There is a time, there is a place, when love should conquer all. The rest of life is pushed aside as truth and reason fall. --Aida Bryan Denton is a high school journalism teacher, and David Jacobs...
All summers have a peak, and all peaks have an end. The summer of 1985 peaked in a dorm room and ended in an airport terminal. The rest of Bryan Denton's life /began /in that airport.
Bryan spent his senior year working on the staff of /Clamor, /a newborn protest /publication/-not magazine-started by his Yale-dropout cousin. Bryan never applied to Yale; instead, he found himself attracted to Berkeley and was accepted early-admission, much to the dismay of his parents. He spent a delicious semester at the University of Paris, rooming with Gabriel his sophomore year of college, and after he'd returned to California, he met a wonderful, young Psychology major from Stanford with whom he spent two tumultuous years.
As far as he was concerned, Bryan Denton had changed for the better.
David smiled down at the green slip of paper resting in his hand. The blue ink scrawled across it gave him power and its companion, confidence. As he made his way through the nearly empty, gray passages, his back straightened and his chest puffed out. No teacher could stop him, and no other student would dare attack.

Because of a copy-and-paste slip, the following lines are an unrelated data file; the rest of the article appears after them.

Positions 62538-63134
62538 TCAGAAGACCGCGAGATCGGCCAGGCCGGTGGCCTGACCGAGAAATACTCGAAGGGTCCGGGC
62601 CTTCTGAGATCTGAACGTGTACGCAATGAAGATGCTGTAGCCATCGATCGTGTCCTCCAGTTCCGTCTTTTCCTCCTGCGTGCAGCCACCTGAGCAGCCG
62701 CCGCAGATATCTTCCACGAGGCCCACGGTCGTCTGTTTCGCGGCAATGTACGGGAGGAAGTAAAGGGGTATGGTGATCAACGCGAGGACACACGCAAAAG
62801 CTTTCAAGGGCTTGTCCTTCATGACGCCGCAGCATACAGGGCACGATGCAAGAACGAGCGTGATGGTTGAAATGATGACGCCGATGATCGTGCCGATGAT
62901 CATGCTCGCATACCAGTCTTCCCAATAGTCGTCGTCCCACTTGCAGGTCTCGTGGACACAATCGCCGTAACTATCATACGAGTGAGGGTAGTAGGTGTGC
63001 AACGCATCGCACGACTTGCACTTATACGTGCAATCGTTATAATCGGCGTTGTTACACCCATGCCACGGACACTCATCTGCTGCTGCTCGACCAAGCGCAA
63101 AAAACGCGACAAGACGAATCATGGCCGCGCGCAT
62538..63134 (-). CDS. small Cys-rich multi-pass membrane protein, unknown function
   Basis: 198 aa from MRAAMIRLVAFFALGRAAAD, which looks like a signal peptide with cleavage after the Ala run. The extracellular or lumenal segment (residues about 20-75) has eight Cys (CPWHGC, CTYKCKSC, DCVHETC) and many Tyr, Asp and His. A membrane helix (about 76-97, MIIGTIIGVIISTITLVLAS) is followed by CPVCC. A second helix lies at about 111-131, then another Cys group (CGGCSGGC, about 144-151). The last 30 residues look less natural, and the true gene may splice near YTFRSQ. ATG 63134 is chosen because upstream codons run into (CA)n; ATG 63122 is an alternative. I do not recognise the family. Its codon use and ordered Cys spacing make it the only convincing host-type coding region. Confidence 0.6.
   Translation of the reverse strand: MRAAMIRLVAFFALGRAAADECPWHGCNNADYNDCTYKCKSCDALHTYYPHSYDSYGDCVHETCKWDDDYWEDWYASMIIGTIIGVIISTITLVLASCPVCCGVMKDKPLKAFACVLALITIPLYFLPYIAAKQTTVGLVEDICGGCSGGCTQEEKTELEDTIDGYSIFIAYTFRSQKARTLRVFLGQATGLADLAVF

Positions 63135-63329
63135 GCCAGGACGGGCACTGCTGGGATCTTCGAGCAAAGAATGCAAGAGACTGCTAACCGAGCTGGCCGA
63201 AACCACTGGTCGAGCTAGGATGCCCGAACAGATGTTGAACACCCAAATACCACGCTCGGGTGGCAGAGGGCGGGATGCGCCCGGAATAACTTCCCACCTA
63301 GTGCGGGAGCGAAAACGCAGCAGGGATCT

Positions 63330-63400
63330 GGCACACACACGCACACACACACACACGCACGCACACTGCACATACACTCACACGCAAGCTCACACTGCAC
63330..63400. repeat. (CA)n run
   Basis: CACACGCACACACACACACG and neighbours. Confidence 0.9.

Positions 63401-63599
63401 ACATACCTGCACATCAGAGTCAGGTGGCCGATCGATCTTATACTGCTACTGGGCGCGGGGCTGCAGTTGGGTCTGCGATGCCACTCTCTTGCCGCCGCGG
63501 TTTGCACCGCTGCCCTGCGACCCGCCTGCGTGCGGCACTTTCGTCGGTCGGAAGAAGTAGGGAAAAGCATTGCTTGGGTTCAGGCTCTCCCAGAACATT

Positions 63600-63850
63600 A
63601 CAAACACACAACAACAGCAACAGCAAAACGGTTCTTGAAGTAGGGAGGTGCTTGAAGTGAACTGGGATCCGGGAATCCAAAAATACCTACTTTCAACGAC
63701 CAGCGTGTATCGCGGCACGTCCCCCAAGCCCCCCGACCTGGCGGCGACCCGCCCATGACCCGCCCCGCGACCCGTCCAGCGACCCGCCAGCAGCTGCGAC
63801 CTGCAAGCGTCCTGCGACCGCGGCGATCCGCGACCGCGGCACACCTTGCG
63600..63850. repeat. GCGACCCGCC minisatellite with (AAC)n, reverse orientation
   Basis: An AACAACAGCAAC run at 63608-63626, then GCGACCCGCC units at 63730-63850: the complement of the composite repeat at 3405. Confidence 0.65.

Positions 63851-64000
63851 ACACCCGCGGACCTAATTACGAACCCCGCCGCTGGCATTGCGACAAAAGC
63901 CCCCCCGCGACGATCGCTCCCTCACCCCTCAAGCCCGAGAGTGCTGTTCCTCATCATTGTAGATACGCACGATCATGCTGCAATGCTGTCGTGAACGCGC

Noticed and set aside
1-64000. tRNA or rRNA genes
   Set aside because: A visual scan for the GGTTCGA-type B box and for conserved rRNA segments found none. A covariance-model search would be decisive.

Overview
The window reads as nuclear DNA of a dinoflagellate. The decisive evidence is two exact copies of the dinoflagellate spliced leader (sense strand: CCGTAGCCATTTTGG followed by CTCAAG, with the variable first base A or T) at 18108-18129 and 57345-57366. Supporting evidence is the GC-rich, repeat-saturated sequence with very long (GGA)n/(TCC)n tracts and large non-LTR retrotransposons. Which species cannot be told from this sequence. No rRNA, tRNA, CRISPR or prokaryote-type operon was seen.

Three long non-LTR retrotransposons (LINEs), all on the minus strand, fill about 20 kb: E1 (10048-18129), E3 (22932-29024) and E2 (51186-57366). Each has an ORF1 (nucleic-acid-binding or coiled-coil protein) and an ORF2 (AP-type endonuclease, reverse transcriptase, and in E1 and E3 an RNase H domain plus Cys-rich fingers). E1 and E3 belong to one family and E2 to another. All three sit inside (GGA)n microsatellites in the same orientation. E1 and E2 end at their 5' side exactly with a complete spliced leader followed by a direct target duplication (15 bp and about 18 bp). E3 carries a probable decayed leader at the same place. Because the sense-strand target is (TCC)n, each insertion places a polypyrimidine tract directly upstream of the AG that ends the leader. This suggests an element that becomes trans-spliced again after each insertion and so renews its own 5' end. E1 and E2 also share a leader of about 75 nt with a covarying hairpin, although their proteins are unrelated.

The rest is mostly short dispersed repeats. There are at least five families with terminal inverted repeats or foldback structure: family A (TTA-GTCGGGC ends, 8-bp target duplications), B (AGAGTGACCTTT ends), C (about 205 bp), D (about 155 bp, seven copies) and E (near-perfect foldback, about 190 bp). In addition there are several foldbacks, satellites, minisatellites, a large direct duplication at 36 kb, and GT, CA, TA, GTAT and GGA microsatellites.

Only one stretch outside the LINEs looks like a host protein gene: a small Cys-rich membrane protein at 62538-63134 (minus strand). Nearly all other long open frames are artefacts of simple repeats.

Name: David Jacobs
To: Rm. 227
Pre-signed signature: Bryan Denton
David liked to pretend that Mr. Denton's room was a haven for bohemians like himself, (because of course he considered himself bohemian), a shelter from the repressive tyranny of math and chem teachers. Mr. Denton devoted his soul not only to his class but also to the school's literary magazine, /Apparently, I Was Misinformed. /Visually-inclined artists vied for the coveted distinction of "cover art" while the poets waxed their best and the thespians and musicians recorded monologues and debut singles for the magazine's complimentary CD.
Mr. Denton's signature was smooth and flowed all the way across the pass; with just one glance at his handwriting, David could imagine his teacher, casual and laid-back, yet collected. Denton could cross his room with a few wide steps. His colleagues found him to be much too young and therefore much too liberal, and his students, though appreciative of his innovation in the classroom, took every opportunity to mock his clothing and overall style of dress. It was rumored that Mr. Denton lived in a studio apartment, in which a canvas mat served as his bed and three beanbags as his living room. The journalism teacher walked to and from school everyday and carried with him naught but a container of Yoplait yogurt for breakfast and an apple for lunch.